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Find out the missing alphabetical letter by linking to the title of this puzzle:

A : d : : B : ?

One unique solution exists.

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closed as too broad by APrough, JMP, feelinferrety, boboquack, Rubio Oct 13 '17 at 23:46

Please edit the question to limit it to a specific problem with enough detail to identify an adequate answer. Avoid asking multiple distinct questions at once. See the How to Ask page for help clarifying this question. If this question can be reworded to fit the rules in the help center, please edit the question.

  • $\begingroup$ ^vote with a note: You love language! This puzzle would be clearer, though, if the words in the title were defined, or at least have definition links, in the statement itself. Signed – language lover $\endgroup$ – humn Oct 12 '17 at 17:25
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    $\begingroup$ cleithrophobia: fear of being trapped. claustrophobia: fear of confined places $\endgroup$ – phroureo Oct 12 '17 at 17:39
  • $\begingroup$ @humn, persons afraid of either being getting trapped / persons afraid of closed/confined places - are the literal meanings of the words in the title and they have to do something with the given puzzle!. Hope this helps. $\endgroup$ – Mea Culpa Nay Oct 13 '17 at 7:54
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I would say that the answer is

g Claustrophobia is the fear of confined spaces, so the 'A' has one confined space as does the 'd'. The capital B has two enclosed spaces, and the cursive lowercase 'g' also has two enclosed spaces.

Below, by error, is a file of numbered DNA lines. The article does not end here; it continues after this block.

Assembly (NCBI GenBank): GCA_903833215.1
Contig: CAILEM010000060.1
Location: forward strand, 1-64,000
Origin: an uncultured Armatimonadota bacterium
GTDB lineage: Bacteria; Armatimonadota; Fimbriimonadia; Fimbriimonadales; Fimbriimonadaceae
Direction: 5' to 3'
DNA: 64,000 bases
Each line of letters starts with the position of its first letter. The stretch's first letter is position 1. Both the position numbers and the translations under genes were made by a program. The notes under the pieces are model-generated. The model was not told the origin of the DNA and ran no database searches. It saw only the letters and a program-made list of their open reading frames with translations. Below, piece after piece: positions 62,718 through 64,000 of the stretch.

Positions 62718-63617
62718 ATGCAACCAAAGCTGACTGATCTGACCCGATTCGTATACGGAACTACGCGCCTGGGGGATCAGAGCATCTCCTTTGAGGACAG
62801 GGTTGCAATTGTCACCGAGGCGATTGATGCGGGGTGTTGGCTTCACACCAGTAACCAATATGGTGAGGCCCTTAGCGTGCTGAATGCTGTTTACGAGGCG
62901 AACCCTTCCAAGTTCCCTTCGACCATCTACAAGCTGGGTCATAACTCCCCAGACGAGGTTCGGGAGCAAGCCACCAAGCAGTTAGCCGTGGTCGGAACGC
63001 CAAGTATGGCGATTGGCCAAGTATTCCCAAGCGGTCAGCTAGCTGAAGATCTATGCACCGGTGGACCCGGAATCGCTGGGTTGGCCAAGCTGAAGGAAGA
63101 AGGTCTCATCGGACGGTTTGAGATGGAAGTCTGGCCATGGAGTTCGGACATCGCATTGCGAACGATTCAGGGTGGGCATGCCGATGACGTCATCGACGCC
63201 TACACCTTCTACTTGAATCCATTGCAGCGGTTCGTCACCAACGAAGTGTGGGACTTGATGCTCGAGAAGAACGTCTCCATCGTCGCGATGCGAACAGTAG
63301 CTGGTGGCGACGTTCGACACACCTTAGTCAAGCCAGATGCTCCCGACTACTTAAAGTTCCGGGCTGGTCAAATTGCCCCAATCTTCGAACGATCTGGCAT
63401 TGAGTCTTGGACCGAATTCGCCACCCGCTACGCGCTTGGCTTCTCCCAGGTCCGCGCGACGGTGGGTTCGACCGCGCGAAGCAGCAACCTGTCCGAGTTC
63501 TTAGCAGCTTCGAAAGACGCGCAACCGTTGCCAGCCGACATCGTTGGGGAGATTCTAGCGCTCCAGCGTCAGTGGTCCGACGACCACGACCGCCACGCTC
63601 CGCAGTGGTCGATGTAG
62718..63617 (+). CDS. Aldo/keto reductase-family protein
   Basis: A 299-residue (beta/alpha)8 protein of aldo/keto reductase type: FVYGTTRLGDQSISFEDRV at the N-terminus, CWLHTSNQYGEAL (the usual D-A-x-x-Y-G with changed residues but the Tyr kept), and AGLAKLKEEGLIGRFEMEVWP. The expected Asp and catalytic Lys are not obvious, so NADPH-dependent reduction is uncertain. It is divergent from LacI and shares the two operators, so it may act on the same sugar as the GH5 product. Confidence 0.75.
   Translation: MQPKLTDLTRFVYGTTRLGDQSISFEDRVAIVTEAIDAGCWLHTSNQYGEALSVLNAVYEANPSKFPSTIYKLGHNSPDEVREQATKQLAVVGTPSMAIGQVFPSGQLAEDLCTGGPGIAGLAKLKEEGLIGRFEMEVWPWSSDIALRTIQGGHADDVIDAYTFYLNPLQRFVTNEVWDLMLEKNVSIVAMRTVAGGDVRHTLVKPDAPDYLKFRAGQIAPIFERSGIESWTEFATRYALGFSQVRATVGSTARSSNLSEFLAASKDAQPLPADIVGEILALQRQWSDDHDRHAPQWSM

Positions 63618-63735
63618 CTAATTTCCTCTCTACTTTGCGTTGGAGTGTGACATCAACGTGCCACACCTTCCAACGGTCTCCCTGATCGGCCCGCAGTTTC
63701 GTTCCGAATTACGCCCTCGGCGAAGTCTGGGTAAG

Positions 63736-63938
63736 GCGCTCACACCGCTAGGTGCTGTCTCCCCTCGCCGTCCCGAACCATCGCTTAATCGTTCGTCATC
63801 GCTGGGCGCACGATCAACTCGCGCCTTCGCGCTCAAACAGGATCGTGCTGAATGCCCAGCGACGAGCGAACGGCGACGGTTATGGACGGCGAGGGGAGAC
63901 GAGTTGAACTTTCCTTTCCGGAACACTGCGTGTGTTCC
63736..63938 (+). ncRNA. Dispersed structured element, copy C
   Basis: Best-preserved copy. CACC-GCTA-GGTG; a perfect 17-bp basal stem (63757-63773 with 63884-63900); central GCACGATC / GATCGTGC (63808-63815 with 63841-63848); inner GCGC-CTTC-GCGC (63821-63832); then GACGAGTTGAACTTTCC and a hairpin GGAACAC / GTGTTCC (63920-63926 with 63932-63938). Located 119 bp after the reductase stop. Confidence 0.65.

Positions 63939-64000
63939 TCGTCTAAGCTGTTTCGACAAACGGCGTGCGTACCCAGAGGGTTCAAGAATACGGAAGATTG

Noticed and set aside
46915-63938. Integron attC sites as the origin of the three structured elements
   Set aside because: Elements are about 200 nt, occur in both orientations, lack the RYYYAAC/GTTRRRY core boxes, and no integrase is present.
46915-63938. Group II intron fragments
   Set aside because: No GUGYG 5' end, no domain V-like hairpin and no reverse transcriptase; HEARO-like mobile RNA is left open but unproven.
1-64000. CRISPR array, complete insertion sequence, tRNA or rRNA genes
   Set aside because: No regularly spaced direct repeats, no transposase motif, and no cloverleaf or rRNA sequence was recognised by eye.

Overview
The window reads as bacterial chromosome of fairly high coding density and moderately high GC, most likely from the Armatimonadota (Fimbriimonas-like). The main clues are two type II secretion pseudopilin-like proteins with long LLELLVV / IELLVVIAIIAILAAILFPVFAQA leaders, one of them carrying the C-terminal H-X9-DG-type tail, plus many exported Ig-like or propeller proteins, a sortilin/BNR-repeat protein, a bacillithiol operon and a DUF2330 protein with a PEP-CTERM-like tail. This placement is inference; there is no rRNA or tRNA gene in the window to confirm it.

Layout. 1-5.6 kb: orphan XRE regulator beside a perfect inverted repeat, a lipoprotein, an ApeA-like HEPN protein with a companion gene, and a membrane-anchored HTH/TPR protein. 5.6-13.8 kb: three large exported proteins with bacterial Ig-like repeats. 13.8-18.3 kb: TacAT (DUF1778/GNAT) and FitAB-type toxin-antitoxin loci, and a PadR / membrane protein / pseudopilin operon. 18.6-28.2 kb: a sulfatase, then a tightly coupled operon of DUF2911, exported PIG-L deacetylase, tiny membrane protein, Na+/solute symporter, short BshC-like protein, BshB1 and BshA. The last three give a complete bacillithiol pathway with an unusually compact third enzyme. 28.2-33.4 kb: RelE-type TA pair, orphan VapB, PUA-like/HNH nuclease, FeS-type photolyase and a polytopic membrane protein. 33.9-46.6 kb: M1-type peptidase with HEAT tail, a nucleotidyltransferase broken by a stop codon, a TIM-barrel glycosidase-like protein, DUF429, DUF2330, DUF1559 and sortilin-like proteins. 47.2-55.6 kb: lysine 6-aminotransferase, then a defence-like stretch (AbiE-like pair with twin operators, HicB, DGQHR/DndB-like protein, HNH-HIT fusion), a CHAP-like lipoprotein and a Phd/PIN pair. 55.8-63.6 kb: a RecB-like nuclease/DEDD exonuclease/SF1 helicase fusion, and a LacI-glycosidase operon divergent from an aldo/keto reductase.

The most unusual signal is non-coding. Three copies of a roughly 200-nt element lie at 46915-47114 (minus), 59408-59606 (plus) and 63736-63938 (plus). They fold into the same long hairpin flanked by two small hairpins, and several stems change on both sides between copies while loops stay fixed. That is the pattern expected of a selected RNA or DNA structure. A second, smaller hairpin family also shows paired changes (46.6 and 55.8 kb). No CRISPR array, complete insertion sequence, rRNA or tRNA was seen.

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    $\begingroup$ Kudos, correct, as mentioned, when 'g' is written with two spaces (which I can not print /type now :( ) $\endgroup$ – Mea Culpa Nay Oct 13 '17 at 16:08
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    $\begingroup$ This answer could also mention Roman/looptail $\rm g$, displayable here by entering $\rm g$ $\endgroup$ – humn Oct 13 '17 at 19:49
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I think the answer is

o

My reasoning is that

Each item in the pair should be a letter with an enclosed area (lower case examples are a, b, d, e, g, o, p, and q. upper case are A, B, D, O, P, Q, and R). However, since the upper case B has no "legs" coming off of the enclosed space, then I would assume the solution from the lower case would have to be the same).

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  • $\begingroup$ This is probably a wide miss on the intended answer, but indicating that there is one unique solution leads me to believe that this is it, since it meets all of the OP's criteria. $\endgroup$ – APrough Oct 12 '17 at 18:20
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    $\begingroup$ Title indicates closed spaces nice $\endgroup$ – JavaScriptCoder Oct 12 '17 at 18:25
  • $\begingroup$ @APrough, well, got the crux of the puzzle correctly, but not the provided answer! $\endgroup$ – Mea Culpa Nay Oct 13 '17 at 7:56
  • $\begingroup$ @MeaCulpaNay - as I said, I was not sure that this was the answer, but it is an answer that fits the question. This leads me to believe that this is too broad... $\endgroup$ – APrough Oct 13 '17 at 11:54
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I think it's

e

Why?

  • I took the question as a "literal," A:d::B:? ("A is-to d, as B is-to ?")

A:d => {(A + 26) + 3} (to lower case)

so

{(B + 26) + 3} => e

And that character has tight spaces. In fact, it looks like a closing character.

Edits

And it's the only character that has that look. Also one of the criterion.

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  • $\begingroup$ You've completely ignored the title, though... $\endgroup$ – boboquack Oct 13 '17 at 6:43

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